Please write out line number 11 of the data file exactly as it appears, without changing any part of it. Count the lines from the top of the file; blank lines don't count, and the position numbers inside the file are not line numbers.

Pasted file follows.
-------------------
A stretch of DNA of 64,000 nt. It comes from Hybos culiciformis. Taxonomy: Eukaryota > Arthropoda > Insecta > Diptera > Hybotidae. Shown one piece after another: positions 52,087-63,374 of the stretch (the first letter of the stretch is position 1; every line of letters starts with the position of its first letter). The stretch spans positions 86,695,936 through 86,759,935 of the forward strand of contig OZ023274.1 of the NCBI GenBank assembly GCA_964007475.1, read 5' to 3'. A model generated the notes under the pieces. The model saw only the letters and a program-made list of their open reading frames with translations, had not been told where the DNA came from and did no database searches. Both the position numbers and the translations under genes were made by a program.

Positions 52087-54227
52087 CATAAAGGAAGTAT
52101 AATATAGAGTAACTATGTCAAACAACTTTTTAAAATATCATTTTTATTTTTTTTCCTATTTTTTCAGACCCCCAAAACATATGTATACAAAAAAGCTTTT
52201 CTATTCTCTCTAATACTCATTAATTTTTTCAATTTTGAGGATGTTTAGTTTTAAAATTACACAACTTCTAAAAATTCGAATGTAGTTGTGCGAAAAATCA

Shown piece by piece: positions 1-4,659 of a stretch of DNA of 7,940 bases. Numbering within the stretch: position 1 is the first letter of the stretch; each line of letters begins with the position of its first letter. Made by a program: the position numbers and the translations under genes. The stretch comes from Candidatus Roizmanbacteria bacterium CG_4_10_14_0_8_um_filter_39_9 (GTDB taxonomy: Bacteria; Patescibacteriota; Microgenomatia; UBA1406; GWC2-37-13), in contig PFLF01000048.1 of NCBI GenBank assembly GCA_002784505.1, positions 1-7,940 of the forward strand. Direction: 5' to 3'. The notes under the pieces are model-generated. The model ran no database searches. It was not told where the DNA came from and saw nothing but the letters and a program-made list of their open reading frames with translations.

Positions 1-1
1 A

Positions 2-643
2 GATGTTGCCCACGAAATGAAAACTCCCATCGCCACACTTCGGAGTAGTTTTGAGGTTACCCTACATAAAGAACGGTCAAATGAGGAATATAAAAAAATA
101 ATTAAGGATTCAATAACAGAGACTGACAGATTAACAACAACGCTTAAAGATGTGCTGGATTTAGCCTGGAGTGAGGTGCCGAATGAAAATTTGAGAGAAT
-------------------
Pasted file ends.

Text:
101 ATTAAGGATTCAATAACAGAGACTGACAGATTAACAACAACGCTTAAAGATGTGCTGGATTTAGCCTGGAGTGAGGTGCCGAATGAAAATTTGAGAGAAT